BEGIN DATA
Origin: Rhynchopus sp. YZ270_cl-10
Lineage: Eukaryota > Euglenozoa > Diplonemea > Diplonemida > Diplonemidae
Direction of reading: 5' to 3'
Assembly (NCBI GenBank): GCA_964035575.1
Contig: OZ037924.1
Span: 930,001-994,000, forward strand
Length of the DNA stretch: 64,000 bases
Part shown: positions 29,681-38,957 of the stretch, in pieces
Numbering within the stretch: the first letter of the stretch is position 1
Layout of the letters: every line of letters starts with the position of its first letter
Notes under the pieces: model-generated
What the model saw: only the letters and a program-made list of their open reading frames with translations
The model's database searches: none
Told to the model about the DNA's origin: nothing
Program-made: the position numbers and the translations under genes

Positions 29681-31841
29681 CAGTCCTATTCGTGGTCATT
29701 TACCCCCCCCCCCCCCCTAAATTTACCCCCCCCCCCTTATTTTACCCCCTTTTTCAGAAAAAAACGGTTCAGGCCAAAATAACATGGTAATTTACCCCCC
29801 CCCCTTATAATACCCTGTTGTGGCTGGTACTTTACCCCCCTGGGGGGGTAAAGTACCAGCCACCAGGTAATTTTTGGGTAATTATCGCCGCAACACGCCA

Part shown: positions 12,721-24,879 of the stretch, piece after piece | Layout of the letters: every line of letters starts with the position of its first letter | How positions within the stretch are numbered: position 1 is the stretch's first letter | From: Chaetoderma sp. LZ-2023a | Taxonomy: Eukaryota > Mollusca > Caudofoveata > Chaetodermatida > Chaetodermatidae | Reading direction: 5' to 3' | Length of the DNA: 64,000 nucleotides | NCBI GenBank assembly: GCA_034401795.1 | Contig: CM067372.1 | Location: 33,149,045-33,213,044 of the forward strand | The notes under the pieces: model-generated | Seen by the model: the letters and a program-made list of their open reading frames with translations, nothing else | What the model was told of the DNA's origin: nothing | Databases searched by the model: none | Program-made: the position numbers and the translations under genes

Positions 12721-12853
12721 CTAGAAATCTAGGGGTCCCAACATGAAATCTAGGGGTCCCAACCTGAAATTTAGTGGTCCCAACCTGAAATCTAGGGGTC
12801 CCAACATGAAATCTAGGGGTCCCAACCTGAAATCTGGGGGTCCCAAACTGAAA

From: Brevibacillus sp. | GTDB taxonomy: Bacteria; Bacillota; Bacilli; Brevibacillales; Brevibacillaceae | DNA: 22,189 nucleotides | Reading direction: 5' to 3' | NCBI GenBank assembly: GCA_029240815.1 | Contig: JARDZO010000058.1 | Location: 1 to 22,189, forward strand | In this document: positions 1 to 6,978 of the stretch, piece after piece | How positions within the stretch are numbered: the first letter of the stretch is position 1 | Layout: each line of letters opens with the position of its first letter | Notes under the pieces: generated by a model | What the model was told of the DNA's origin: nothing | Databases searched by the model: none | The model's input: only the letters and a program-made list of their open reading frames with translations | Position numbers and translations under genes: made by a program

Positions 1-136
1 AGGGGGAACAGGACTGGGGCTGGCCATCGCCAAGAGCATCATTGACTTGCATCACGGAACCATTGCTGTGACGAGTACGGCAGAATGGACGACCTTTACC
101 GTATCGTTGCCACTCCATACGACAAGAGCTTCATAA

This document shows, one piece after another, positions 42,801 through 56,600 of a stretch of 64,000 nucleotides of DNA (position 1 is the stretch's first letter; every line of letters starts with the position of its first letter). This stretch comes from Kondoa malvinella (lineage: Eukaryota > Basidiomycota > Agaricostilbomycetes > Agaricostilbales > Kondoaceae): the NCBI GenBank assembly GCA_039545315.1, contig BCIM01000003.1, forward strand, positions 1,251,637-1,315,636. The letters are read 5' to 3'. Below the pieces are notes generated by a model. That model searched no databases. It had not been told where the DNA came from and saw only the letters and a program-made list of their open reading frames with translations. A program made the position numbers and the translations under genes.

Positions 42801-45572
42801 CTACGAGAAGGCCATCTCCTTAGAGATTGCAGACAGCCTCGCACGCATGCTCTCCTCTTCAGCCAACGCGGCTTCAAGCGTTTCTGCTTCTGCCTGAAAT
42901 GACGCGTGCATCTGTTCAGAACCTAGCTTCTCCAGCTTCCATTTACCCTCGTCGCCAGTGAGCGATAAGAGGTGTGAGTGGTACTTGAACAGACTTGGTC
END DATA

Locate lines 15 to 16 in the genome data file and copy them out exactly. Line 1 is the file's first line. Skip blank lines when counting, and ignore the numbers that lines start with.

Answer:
Program-made: the position numbers and the translations under genes

Positions 29681-31841